Both goals came from quick transitions in play, which caught out a tiring Tottenham team, as Jan Vertonghen, whose legs had gone, was out of position for both.
The first was created when Pablo Zabeleta headed Tom Huddlestone’s chipped pass back over the Spurs midfield towards Carlos Tevez. Yaya Toure was pushed further forward by Mancini’s formation shift and Kyle Walker’s skewed clearance, combined with the Man City man’s touch, put in Aguero.
With Vertonghen caught up field and struggling to get back, the Argentinean had dropped off in to his vacant left back area. Despite Steven Caulker quickly coming over, Aguero checked back inside, as Caulker’s momentum meant he was unable to stop to put in a decent challenge. Aguero then tidily put the ball in to the corner of the goal, giving Friedel no chance.
Andre Villas-Boas thought the equaliser was key.
“We looked sharp in the first half and defensively we played well. We could have done a little more with the ball but we improved that in the second half and at the moment we were finding gaps and spaces, that’s when we conceded. That put us on the back foot.”
The second goal came from another quick transition, started by Maicon and finished by Edin Dzeko, after a superb flicked pass by David Silva.
The influential Brazilian substitute took down Brad Friedel’s clearance on his chest before lobbing a pass over the retreating Spurs midfield to Dzeko. The striker had moved out to the left flank to fill the space vacated by Jan Vertonghen, who was up on the halfway line.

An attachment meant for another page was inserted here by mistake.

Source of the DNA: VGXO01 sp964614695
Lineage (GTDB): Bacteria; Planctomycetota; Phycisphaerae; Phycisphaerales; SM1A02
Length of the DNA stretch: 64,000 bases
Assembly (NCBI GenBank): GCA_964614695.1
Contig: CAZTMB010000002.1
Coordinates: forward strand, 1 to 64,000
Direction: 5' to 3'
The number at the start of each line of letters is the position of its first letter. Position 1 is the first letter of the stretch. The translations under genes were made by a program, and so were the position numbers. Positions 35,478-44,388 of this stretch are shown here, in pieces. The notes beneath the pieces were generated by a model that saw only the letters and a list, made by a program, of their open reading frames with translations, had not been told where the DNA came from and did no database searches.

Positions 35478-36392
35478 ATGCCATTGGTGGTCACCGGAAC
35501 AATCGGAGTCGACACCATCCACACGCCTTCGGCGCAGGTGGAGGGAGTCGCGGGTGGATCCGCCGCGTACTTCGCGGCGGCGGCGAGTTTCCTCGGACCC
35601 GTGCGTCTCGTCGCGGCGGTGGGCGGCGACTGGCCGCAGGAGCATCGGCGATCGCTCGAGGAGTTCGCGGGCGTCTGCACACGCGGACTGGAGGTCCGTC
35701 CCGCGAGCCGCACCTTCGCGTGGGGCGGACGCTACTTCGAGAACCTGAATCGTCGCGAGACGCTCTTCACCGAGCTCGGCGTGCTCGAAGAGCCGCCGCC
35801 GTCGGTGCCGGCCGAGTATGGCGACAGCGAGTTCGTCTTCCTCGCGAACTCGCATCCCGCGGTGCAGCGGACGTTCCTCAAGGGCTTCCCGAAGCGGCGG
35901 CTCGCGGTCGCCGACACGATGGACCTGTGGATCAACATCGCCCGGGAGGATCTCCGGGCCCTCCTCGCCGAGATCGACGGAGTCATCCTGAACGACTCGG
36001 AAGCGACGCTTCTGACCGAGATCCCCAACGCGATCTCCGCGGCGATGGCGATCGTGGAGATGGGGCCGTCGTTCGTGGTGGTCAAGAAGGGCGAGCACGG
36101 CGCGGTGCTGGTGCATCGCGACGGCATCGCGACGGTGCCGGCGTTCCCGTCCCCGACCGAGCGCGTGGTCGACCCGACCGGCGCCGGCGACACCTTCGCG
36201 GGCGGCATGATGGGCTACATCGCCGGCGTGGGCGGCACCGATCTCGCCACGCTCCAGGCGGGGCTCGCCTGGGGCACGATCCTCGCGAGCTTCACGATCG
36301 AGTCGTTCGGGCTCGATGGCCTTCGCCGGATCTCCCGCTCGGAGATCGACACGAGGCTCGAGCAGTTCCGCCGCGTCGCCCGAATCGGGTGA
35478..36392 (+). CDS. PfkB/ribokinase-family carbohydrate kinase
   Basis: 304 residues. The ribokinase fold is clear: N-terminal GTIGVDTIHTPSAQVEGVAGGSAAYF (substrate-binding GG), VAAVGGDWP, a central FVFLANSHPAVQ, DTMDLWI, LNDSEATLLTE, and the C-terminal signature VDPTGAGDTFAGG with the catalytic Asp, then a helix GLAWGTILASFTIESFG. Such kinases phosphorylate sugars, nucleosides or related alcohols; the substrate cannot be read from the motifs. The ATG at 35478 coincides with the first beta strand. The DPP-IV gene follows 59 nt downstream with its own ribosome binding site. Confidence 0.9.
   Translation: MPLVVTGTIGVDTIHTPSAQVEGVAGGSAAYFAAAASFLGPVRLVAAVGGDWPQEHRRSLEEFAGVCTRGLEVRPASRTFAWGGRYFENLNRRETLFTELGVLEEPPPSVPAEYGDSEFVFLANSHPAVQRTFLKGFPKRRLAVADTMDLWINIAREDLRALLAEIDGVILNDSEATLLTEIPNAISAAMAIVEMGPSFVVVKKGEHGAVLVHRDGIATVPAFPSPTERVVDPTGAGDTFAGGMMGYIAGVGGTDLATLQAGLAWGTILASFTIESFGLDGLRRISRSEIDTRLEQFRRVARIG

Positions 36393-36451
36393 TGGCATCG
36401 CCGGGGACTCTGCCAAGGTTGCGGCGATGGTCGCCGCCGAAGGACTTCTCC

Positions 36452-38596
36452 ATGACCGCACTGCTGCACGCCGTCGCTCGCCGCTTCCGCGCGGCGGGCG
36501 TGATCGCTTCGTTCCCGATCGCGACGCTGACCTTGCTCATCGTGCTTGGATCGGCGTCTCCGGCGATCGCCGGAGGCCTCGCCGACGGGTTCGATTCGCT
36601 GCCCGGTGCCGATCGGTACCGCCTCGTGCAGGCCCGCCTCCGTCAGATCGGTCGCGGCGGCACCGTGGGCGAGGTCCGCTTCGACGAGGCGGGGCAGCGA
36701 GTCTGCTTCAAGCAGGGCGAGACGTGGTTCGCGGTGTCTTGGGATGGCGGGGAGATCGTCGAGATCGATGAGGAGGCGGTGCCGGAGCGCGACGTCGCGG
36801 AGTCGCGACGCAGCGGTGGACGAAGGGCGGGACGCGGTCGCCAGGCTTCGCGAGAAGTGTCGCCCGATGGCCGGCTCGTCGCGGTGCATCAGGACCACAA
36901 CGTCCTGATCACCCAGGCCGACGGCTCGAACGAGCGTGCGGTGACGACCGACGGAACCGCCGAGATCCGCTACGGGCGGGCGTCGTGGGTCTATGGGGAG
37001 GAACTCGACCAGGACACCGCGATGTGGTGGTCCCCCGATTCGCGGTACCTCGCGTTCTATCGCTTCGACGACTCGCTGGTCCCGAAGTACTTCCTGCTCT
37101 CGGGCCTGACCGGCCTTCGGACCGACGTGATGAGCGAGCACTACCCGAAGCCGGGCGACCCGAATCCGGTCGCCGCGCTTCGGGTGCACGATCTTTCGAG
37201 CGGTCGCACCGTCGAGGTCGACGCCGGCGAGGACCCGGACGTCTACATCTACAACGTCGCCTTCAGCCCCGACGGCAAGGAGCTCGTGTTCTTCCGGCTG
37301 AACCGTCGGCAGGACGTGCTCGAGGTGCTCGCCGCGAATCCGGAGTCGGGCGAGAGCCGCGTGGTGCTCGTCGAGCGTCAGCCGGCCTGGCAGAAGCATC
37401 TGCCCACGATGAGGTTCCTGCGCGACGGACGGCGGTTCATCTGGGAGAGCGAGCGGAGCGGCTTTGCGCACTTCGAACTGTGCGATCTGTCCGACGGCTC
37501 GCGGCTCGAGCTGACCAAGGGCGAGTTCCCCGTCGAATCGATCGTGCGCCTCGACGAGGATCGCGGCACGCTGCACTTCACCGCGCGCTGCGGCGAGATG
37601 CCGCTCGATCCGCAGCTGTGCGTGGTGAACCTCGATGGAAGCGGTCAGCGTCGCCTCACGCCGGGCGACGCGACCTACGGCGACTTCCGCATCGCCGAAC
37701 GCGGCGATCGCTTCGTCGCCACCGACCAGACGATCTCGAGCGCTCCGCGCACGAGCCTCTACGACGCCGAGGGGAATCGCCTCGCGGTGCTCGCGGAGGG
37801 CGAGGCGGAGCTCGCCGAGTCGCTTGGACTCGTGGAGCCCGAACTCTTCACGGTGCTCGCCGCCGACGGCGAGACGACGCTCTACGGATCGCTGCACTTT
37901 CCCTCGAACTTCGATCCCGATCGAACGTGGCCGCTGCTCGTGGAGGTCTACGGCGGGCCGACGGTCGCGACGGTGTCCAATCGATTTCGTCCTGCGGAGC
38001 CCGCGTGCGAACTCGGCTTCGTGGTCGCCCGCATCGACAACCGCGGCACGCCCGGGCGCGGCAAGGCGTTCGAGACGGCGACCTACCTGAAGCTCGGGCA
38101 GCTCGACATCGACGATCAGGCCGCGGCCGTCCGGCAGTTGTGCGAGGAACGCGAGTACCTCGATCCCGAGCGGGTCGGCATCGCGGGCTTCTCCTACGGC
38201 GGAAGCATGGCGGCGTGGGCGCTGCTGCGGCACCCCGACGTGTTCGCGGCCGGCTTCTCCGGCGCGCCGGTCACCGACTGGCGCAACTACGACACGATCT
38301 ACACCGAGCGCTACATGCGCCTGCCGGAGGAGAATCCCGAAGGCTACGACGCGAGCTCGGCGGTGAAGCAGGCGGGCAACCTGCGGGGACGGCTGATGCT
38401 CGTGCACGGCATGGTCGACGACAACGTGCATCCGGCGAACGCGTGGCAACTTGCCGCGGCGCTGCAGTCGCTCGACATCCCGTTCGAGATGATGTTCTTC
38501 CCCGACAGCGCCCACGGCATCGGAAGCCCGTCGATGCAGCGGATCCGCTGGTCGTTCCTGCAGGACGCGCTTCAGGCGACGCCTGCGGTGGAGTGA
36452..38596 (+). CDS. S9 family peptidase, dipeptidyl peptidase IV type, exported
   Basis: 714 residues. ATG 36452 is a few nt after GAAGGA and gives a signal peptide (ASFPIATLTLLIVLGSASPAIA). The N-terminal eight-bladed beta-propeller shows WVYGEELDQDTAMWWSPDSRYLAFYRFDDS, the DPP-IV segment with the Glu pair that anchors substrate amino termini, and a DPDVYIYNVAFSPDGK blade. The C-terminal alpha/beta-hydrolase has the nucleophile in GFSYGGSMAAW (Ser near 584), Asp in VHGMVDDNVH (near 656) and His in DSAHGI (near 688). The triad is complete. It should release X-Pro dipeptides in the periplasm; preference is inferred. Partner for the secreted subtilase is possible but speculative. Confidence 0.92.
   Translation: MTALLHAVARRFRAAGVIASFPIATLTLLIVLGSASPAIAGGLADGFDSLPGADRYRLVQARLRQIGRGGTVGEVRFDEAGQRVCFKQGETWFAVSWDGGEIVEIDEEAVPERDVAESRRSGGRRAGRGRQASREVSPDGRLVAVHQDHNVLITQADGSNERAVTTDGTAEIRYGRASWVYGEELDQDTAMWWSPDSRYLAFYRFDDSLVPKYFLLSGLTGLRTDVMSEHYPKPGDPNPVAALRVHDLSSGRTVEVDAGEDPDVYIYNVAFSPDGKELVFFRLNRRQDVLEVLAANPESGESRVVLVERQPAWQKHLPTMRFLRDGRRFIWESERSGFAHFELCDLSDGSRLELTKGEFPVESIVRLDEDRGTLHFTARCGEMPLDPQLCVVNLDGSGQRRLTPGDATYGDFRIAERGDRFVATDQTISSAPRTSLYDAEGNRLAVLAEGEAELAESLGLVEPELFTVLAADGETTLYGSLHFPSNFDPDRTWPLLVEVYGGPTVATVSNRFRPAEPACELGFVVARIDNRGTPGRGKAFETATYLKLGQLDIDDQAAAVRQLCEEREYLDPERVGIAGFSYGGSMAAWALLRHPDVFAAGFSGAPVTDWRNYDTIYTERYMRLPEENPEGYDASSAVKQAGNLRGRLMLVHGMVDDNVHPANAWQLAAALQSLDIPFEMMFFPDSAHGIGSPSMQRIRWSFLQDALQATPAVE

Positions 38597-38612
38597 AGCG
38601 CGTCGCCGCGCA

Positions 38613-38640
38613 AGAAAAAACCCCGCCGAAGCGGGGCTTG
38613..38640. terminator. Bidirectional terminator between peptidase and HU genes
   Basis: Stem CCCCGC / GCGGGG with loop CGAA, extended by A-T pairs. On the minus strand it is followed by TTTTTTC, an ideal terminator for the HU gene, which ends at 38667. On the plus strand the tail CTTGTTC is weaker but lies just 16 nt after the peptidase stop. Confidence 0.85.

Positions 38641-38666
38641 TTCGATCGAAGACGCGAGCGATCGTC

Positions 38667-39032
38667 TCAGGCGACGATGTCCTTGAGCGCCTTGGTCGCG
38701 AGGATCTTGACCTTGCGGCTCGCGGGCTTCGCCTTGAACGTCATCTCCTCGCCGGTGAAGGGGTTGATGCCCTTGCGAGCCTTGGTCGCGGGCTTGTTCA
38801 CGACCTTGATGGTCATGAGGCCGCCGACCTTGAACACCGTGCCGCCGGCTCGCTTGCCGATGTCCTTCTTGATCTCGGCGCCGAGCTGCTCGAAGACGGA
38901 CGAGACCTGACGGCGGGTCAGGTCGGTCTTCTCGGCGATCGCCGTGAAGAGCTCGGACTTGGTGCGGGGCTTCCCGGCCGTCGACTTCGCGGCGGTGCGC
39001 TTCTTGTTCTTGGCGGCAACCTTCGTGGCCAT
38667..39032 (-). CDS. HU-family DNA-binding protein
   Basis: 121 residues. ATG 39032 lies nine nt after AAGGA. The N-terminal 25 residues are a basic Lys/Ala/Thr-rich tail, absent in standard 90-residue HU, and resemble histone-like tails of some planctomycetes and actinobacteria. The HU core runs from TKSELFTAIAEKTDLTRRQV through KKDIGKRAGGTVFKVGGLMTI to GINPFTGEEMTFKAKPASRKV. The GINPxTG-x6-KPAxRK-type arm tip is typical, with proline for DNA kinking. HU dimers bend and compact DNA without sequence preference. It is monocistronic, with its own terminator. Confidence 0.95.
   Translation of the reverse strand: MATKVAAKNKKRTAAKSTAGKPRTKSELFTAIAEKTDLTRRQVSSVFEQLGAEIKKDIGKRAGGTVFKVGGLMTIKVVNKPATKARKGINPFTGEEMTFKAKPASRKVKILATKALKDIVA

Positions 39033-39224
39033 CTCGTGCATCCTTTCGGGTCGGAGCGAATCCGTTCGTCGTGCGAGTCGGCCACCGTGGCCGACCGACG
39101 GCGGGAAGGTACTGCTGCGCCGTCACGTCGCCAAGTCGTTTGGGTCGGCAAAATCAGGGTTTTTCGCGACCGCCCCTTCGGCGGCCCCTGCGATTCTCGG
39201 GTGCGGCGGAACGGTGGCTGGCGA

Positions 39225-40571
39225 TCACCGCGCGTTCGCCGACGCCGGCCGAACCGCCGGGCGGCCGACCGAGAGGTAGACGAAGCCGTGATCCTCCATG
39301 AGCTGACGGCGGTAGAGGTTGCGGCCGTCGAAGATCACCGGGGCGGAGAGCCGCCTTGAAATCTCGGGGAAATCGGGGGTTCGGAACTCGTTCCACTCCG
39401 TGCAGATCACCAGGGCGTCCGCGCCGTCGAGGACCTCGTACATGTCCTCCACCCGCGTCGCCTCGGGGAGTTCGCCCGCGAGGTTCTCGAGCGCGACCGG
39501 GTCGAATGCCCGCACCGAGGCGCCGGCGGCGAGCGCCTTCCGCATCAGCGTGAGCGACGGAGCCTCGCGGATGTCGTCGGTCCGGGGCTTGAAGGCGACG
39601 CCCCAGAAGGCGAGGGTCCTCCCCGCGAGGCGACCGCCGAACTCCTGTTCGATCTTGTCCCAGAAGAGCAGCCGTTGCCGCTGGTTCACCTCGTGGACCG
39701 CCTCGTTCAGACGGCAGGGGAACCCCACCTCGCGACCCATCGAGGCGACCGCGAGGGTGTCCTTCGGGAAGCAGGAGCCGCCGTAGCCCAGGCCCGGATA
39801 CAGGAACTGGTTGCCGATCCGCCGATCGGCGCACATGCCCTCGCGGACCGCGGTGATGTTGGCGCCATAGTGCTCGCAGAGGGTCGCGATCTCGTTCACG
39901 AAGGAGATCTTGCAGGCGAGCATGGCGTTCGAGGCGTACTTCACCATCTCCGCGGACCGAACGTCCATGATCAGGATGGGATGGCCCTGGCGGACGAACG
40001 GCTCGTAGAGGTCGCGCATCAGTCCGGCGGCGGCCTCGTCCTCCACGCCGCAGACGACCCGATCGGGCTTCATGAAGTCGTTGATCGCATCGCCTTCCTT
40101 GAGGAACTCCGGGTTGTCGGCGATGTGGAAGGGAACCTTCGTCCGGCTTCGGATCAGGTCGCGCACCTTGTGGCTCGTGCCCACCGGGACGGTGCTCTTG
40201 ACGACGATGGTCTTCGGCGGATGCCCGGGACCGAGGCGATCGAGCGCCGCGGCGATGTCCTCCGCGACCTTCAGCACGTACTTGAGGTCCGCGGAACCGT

This meant that Steven Caulker once again had to come out of the centre to deal with him. Although Vertonghen was able to get back, Dzeko cut inside and found the influential David Silva. He then continued his run, which Caulker failed to track, passing him off to Dawson and Silva’s perfectly weighted lobbed pass picked him out beautifully.
Man City had been trying all afternoon to get in with a ball over our high defensive line, with two minutes to go, Silva did it with a deft chip from close range.
Man City 2 Spurs 1 conclusions
Despite conceding in the final minutes for the third time this season, this was a decent performance by Spurs. The Etihad is a tough place to go and had we hung on for a 1-1 draw, then this would have been seen as another solid away day.
Andre Villas-Boas set us up to play in the correct way, but we struggled to operate on the counter with Man City jamming Bale and Lennon. We also missed the driving runs of Moussa Dembele to provide a thrust from midfield. Tom Huddlestone and Clint Dempsey, despite doing a good job by stopping Yaya Toure from being a factor till the City formation change, lacked this drive.
Emmanuel Adebayor played well up front, despite still looking a bit rusty, which is understandable given the game time he has missed. There were plenty of promising signs that the Togolese striker will improve our build-up and link play, as well as get goals.
After Mancini’s formation switch, City were able to get Yaya Toure forward, whilst bring David Silva central. The move took advantage of our tiring backline, whilst Jan Vertonghen was caught out of position with Gareth Bale offering little help.
Andre Villas-Boas’ use of the substitutes bench could have been better in this game. Kyle Naughton came on for Aaron Lennon, but replacing Vertonghen may have been a wiser move, as we had four centre backs on the field at that point.
Super Jan has been superb this season, but has played a lot for us in all competitions and he needs some rest, as well as moving back in to the centre. Arsene Wenger will probably deploy Theo Walcott against him next week if he continues at left back.